Closing the Talent Gap in the Real Estate Industry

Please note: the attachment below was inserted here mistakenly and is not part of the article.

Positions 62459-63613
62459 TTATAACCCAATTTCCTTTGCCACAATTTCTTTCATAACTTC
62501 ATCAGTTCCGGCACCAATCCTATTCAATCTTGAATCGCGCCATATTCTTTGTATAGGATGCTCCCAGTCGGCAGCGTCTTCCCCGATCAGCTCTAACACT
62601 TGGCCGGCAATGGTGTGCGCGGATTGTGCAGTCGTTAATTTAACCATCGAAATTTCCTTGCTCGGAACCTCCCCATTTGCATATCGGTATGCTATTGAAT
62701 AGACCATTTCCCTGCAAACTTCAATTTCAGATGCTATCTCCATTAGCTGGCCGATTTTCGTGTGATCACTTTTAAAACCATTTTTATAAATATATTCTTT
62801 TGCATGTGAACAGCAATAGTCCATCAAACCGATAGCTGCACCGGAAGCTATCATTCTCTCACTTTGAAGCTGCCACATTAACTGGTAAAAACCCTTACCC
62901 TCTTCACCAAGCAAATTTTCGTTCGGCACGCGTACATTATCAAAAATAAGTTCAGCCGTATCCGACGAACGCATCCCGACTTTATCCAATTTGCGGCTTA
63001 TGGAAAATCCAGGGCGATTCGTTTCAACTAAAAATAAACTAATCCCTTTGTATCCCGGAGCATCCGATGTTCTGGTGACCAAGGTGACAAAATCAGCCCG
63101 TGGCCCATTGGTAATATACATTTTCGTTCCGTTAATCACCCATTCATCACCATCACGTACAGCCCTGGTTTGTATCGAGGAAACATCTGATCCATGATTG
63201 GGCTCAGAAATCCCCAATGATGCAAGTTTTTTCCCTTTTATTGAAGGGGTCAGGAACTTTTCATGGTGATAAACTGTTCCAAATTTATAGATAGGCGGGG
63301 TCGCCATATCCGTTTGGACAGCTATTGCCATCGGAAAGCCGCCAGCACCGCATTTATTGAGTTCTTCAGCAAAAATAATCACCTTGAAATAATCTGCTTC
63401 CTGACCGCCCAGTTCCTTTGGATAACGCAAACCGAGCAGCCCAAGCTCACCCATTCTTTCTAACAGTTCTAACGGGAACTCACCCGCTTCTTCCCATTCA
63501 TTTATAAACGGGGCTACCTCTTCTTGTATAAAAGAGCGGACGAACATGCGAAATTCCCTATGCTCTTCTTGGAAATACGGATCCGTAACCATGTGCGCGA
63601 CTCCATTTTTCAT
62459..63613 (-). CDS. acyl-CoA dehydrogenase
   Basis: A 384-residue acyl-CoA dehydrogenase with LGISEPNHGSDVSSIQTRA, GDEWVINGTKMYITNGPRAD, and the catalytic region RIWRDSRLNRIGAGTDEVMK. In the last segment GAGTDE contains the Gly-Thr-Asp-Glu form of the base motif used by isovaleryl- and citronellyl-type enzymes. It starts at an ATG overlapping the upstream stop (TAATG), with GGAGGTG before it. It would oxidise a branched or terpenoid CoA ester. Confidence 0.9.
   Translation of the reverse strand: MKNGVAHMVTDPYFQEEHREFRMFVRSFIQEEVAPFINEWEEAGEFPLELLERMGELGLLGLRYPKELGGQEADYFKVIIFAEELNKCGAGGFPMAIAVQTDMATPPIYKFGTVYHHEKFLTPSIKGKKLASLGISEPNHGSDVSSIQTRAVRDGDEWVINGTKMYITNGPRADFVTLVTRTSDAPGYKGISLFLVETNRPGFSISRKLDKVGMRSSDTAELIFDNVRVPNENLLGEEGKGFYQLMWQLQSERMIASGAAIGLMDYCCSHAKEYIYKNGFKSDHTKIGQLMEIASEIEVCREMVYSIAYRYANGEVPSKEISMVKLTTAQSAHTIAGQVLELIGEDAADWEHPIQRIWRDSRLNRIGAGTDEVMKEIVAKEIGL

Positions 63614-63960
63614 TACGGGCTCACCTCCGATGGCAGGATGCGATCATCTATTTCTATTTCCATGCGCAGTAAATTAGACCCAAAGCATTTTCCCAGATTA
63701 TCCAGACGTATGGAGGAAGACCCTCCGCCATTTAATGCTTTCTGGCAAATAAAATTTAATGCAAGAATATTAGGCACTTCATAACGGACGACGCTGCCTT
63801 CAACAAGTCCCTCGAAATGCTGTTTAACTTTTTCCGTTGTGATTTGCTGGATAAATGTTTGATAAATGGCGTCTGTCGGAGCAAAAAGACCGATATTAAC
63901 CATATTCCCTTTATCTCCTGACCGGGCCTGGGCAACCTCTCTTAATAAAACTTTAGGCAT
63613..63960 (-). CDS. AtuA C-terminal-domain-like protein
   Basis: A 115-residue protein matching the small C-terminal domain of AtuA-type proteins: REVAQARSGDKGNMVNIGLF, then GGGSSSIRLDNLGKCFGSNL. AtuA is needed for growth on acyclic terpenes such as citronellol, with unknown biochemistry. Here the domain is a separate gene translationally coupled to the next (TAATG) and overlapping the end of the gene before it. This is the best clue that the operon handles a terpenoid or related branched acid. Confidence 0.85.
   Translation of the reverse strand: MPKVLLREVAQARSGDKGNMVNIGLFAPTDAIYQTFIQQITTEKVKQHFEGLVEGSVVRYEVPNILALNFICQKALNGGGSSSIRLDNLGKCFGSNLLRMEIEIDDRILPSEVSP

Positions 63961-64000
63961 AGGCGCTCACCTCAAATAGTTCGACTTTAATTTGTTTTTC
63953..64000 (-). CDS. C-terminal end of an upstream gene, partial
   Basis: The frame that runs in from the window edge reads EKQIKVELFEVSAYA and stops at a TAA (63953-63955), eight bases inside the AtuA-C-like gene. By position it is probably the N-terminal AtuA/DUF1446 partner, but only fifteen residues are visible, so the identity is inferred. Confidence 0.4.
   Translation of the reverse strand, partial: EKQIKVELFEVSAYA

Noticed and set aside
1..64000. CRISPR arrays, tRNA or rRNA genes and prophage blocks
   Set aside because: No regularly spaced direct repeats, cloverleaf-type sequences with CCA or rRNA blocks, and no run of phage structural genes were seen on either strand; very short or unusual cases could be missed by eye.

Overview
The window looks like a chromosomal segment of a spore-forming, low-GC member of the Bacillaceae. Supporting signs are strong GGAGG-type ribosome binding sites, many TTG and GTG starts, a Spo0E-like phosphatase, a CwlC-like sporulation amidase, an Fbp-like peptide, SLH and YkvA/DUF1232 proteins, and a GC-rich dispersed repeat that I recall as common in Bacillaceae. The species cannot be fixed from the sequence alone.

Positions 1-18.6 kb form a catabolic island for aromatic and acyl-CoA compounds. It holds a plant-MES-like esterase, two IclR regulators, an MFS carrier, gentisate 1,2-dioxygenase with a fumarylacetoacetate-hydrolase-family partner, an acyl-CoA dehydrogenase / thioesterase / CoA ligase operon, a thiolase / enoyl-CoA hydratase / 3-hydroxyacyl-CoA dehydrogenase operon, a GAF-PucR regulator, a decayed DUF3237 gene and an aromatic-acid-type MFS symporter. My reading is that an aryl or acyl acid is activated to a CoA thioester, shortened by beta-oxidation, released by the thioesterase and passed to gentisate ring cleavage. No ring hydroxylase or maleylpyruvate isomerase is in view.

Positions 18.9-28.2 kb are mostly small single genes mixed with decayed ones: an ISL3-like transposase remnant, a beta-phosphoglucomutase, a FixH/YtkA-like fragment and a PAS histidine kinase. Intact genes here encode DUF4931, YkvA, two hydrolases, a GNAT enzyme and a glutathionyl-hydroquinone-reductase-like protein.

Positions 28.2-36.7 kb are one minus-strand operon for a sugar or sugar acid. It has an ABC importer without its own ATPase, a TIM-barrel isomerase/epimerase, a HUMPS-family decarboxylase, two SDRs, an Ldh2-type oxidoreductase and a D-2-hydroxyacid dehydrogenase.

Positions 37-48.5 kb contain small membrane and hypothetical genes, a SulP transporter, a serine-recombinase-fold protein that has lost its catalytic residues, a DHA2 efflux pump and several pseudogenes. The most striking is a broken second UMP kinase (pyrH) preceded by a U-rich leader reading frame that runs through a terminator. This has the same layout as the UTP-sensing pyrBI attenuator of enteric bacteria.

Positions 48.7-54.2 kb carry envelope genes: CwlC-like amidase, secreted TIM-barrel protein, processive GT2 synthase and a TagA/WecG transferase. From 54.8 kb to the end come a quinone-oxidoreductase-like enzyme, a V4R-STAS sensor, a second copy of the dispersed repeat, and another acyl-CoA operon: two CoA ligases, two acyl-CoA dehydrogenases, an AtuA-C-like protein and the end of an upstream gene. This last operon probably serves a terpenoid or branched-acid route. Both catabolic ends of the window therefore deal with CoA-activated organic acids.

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<p><strong>New York &mdash; July 18&nbsp;</strong><br />Talent management is set to become a critical issue for the real estate industry, according to a new study from Deloitte &amp; Touche USA LLP&rsquo;s real estate practice. </p><p>A talent gap, the result of an aging workforce, high turnover rates and the increasingly sophisticated, global nature of the industry has made talent identification and retention imperative. </p><p>Nearly 58 percent of the real estate workforce will be of retirement age by 2010. Generation Y (the 46.7 million people born between 1982 and 1993) is the answer to this approaching shortage, but the challenge facing the real estate industry will be tapping this new and ideologically different source of human capital.<br /><br />&ldquo;The replenishment of personnel is crucial to continue the rapid growth the industry has experienced in the past few years,&quot; said Dorothy Alpert, national managing director of Deloitte &amp; Touche USA LLP&rsquo;s real estate practice. &quot;Real estate leaders must recognize the importance of talent management and seek guidance on the unique process of attracting and retaining Generation Y if they wish to secure future growth.</p><p>&ldquo;The traditional methods and strategies used for talent retention must be altered and adapted for the tech-savvy and work-life balance-focused members of Generation Y.&rdquo;<br /><br />According to Deloitte&rsquo;s new study &ldquo;Closing the Talent Gap: Strategies to Attract and Engage Generation Y in the Real Estate Industry,&rdquo; to survive the employment shift, real estate companies must review their best practices, giving consideration to the following points:<br /></p><ul><li>Generation Y is coming into the market with a new set of values that differ from its predecessors. This &ldquo;value set,&rdquo; which includes flexibility and work-life balance, are key career motivators for this generation.</li><li>To successfully recruit members of Generation Y, real estate companies must develop and communicate their vision and differentiate themselves from their competition. Based on Gen Y&rsquo;s interests, companies should promote their sound values, technologically advanced workplaces and global scope.</li><li>Real estate companies need to adjust their talent management strategies to better suit the needs of the incoming workers, developing practices that add the most value to their employees &mdash; the &ldquo;customers&rdquo; of this process.<br /></li></ul><p>To successfully attract and retain talent, real estate firms must implement a talent management framework that encapsulates and simplifies the three areas most pressing to the next generation: training, career growth and networking.<br /><br />&ldquo;To develop talent, companies must provide a learning experience beyond the classroom, one that incorporates practical, on-the-job training and the support of mentors,&rdquo; said David Jacobstein, Deloitte &amp; Touche USA LLP&rsquo;s real estate practice senior adviser. &ldquo;Once developed, companies need to deploy new talent in ways that take into account their unique skills, which inevitably maximizes business performance and employee satisfaction.<br /><br />&ldquo;Most important is building an infrastructure that enables employees to build a productive network &mdash; a connection.&nbsp; This network, along with the training and skills management, will help ensure the continued growth of the real estate industry and harness the intellectual capital needed for success.&rdquo;</p>

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